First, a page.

### What is correlation?

A correlation coefficient measures the extent to which two variables tend to change together. The coefficient describes both the strength and the direction of the relationship. Minitab offers two different correlation analyses:

**Pearson product moment correlation**

The Pearson correlation evaluates the linear relationship between two continuous variables. A relationship is linear when a change in one variable is associated with a proportional change in the other variable.

For example, you might use a Pearson correlation to evaluate whether increases in temperature at your production facility are associated with decreasing thickness of your chocolate coating.

**Spearman rank-order correlation**

The Spearman correlation evaluates the monotonic relationship between two continuous or ordinal variables. In a monotonic relationship, the variables tend to change together, but not necessarily at a constant rate. The Spearman correlation coefficient is based on the ranked values for each variable rather than the raw data.

Spearman correlation is often used to evaluate relationships involving ordinal variables. For example, you might use a Spearman correlation to evaluate whether the order in which employees complete a test exercise is related to the number of months they have been employed.

It is always a good idea to examine the relationship between variables with a scatterplot. Correlation coefficients only measure linear (Pearson) or monotonic (Spearman) relationships. Other relationships are possible.

### Comparison of Pearson and Spearman coefficients

The Pearson and Spearman correlation coefficients can range in value from −1 to +1. For the Pearson correlation coefficient to be +1, when one variable increases then the other variable increases by a consistent amount. This relationship forms a perfect line. The Spearman correlation coefficient is also +1 in this case.

If the relationship is that one variable increases when the other increases, but the amount is not consistent, the Pearson correlation coefficient is positive but less than +1. The Spearman coefficient still equals +1 in this case.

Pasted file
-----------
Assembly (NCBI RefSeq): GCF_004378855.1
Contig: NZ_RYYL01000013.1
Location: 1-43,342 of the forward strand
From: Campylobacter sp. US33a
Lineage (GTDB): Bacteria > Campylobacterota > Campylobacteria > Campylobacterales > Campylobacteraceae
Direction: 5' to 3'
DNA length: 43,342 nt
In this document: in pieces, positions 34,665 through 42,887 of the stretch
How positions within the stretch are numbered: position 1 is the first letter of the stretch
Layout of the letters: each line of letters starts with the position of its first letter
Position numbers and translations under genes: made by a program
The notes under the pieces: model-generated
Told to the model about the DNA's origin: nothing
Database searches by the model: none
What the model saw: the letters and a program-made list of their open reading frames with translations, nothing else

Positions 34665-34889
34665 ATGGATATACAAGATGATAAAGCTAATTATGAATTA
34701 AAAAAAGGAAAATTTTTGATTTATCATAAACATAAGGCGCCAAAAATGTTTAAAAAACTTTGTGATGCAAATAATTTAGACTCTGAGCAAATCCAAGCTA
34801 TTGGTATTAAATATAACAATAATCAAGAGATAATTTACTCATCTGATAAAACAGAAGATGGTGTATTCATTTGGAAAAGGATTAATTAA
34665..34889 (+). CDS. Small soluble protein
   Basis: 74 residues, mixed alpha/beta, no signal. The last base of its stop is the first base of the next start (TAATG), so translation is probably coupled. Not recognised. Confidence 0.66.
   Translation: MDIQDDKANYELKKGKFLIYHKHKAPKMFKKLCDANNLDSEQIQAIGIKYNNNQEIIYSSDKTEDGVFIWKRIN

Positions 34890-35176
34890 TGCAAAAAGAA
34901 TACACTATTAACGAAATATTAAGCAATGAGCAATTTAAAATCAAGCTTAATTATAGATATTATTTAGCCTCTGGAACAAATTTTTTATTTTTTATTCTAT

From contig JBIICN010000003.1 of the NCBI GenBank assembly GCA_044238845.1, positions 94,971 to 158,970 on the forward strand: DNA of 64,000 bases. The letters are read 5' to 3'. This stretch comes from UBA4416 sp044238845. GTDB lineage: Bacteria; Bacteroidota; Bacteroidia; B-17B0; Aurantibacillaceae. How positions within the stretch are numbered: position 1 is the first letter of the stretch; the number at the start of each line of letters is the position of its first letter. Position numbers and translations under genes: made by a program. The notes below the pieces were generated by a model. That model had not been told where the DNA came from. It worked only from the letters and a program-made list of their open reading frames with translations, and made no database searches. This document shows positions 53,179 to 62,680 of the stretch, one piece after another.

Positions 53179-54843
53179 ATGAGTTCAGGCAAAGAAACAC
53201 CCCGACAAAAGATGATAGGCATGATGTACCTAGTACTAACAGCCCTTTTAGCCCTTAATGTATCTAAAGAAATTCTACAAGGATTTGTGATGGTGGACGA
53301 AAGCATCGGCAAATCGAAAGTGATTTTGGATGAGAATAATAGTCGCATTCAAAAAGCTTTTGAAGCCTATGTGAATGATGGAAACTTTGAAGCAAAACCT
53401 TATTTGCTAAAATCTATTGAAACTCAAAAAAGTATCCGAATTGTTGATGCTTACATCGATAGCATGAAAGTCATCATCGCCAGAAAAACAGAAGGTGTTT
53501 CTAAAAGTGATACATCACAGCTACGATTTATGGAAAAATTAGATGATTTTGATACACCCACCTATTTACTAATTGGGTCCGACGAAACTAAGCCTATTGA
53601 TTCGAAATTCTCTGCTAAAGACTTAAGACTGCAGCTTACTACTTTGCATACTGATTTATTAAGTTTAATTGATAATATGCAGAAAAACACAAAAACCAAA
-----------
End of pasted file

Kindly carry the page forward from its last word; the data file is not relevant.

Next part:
When a relationship is random or non-existent, then both correlation coefficients are nearly zero.

If the relationship is a perfect line for a decreasing relationship, then both correlation coefficients are −1.

If the relationship is that one variable decreases when the other increases, but the amount is not consistent, then the Pearson correlation coefficient is negative but greater than −1. The Spearman coefficient still equals −1 in this case

Correlation values of −1 or 1 imply an exact linear relationship, like that between a circle's radius and circumference. However, the real value of correlation values is in quantifying less than perfect relationships. Finding that two variables are correlated often informs a regression analysis which tries to describe this type of relationship more.

### Other nonlinear relationships

Pearson correlation coefficients measure only linear relationships. Spearman correlation coefficients measure only monotonic relationships. So a meaningful relationship can exist even if the correlation coefficients are 0. Examine a scatterplot to determine the form of the relationship.

This graph shows a very strong relationship. The Pearson coefficient and Spearman coefficient are both approximately 0.

Questions:

- How do you define
*correlation*? - What are the commonly used analyses for correlation?
- Draw an illustration / graph where both Pearson and Spearman = -1

*Note: the passage is a repost from Minitab's official website*